Cybersecurity skills are some of the most in-demand skills in the IT world of today. Hiring managers and recruiters alike lament the lack of skilled candidates leaving positions unfilled and salaries escalating for the limited pool of qualified candidates. I agree that the pool in which we are looking is small; we need to look in a larger pool when addressing the IT skills gap.Yesterday’s WSJ had an interesting article to this point: “Introducing the IT Skills Gap ‘Un-List’” written by Gary Beach. I could not agree more with all of the points made by Gary and any hiring manager in the IT and in particular, the cybersecurity industry needs to read this informative post and take to heart the useful solutions discussed there. These solutions work.
From a practical perspective, I have faced these same challenges for nearly 15 years in the managed security provider space. After taking over a position in the central Connecticut area many years ago managing a security operations center, I struggled with recruiting the needed skill sets. This was particularly frustrating since previously I had the luxury of running IT teams in the DC metropolitan area where there is a very large (albeit competitive) labor pool. Central Connecticut on the other hand seemed like a dead zone. Having an employers account on a few of the major job boards, I used that access to query the resume database using three technology skills relevant to my operation. Searching within a 25 mile radius of my location, the query returned zero results. Aft first thinking that I had fat fingered my keywords, a second attempt produced the same disappointing results. Expanding my radius to 50 miles was not helpful either as no results were returned. Increasingly frustrated, I expanded my search to a 100 mile radius and finally was rewarded with hits. Unfortunately, I was pulling from both the Boston and NYC areas and these were of little value to my needs. What to do?
Gary’s article lists ten great solutions and I would like to demonstrate here how a few of them have worked from personal experience. I’m quite certain they all are effective.
Retraining existing team tops my list. According to the WSJ, 35% of global companies do not support retraining of existing staff and this is a mistake. Perhaps this stems from the perception held by some managers that it is a waste to invest in training as employees will only leverage the training to acquire new skills at the company’s expense, and then turn around and parlay that into a big raise by jumping ship to a new employer. While of course this is a risk, the likelihood is more a matter of the culture of the company as if the culture is one where team members are valued, this behavior has in my experience been very rare. Employees, and especially technical employees, place a very high value on training and continual learning to the extent that the training opportunities are often viewed as part of the compensation package since they do not need to bear the expense on their own of keeping their skills at the cutting edge of business value. The rare few who do turn around and screw the company are better off leaving anyway because more often than not, they are mercenary takers instead of team players and it is better in the long run to not have such types on a cohesive team.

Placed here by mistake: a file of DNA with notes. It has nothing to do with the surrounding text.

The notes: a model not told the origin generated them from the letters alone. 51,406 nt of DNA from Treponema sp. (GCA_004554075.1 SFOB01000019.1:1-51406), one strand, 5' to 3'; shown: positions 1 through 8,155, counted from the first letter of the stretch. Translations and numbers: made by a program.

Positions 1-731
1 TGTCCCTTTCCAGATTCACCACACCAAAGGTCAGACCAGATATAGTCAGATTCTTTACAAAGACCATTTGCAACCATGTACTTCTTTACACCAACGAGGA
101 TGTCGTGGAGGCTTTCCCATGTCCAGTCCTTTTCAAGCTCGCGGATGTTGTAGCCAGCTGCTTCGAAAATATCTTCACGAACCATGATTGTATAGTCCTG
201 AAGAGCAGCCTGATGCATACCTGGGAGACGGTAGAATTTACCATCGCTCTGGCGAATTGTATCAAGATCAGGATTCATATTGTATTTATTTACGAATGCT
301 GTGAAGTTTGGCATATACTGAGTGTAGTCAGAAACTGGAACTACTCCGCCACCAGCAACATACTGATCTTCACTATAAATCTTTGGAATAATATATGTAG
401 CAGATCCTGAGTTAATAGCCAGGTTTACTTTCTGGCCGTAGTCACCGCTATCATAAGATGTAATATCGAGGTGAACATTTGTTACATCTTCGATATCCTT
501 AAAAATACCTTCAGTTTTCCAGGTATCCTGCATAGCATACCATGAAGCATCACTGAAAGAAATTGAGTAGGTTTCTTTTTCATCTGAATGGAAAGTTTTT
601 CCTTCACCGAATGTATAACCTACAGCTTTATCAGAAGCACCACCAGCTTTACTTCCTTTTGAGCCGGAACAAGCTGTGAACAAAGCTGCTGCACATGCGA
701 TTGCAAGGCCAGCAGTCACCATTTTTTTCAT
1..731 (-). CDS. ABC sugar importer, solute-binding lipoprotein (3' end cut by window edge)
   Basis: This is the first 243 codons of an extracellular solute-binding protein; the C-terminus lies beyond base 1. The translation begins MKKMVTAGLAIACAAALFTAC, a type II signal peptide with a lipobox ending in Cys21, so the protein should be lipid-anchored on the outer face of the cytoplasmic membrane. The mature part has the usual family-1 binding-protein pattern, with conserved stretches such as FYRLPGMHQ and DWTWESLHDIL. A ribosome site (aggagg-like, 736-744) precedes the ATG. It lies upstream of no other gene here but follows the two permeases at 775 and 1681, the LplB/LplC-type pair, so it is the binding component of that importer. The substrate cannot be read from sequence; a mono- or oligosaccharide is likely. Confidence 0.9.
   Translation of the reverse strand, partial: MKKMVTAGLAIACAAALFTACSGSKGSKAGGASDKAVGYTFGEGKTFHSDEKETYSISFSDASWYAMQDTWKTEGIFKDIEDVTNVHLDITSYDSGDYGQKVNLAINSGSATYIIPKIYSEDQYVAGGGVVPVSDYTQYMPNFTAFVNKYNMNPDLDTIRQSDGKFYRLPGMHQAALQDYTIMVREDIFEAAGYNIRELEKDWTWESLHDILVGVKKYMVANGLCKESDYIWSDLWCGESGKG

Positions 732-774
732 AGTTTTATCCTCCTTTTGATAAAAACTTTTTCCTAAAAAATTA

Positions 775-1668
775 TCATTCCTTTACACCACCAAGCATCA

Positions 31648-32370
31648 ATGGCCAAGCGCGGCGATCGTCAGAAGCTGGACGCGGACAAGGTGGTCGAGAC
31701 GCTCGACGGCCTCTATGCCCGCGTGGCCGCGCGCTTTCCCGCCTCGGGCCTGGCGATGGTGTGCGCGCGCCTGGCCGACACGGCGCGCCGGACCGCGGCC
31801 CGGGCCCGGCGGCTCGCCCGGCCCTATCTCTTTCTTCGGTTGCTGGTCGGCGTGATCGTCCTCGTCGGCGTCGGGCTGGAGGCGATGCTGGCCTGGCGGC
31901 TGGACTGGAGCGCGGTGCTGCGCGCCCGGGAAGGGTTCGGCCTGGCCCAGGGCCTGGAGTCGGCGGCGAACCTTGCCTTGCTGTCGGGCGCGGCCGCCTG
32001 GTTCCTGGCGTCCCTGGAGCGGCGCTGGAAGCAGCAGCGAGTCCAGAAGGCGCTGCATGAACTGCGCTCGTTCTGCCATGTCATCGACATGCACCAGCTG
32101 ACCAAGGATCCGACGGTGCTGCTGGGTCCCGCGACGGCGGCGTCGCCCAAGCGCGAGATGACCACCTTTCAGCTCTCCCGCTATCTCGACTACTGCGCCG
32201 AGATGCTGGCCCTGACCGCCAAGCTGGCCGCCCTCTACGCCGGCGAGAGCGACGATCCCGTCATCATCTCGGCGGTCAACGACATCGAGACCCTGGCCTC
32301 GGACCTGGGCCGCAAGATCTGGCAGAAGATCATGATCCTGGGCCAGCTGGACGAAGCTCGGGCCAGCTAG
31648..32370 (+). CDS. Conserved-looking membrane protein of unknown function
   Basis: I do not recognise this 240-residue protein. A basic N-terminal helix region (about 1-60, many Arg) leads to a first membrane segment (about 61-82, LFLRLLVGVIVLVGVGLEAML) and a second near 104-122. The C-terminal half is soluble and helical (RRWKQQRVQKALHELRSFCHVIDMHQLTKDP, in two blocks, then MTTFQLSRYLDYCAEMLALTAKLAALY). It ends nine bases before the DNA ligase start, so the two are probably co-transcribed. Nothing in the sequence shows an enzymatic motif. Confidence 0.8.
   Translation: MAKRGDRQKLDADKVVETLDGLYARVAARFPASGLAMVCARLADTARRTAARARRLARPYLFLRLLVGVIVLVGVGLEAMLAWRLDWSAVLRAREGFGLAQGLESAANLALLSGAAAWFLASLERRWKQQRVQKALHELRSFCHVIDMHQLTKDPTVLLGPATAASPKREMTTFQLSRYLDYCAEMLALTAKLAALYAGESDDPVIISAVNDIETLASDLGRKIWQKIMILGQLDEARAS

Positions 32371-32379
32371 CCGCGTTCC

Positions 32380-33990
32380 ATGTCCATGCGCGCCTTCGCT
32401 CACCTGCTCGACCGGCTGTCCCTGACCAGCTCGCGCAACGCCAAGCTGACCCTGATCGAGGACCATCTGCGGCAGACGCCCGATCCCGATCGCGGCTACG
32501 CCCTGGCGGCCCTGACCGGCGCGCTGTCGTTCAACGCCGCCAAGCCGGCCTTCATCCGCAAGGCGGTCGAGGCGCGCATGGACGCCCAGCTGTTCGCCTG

The one challenge with retraining is that it does take time. Having recruited and developed technical teams all over the globe, bringing together a new team is very much like an expansion sports franchise. One needs to grab a few veteran free agents to compliment a team of raw rookies simply to go out and be competitive on game day. At first, they stumble but every week the team gets better and soon, they become one heck of a thundering herd. They are very loyal too! In time, the veterans fade away as most are mercenaries anyway and the strategy moving forward needs to become one of consistently bringing new talent through the system, developing them, and partnering with more experienced workers to support advancing their careers within the organization. Retraining and internal development works. I have successfully used this tactic with teams on three different continents with consistent results and highly recommend it to any IT manager.
Another area Gary suggests is to consider those with disabilities. Getting past initial misconceptions, I can tell anyone that disabilities are not a roadblock to job success. While in a somewhat different industry and going back a couple of decades, facing similar skills shortages I was able to build a customer facing team to run the business consisting of a group of individuals who all were Deaf. Challenging? At times, yes but well worth it and effective. Again, the team created this way is very loyal. Why not a team of Deaf security analysts?
I’m sure others have had similar success and welcome comments and discussion. For those who have not yet moved to thinking outside the box, Gary makes excellent suggestions in his post and all are worthy of implementation. Applying creativity, addressing the IT skills gap is very achievable.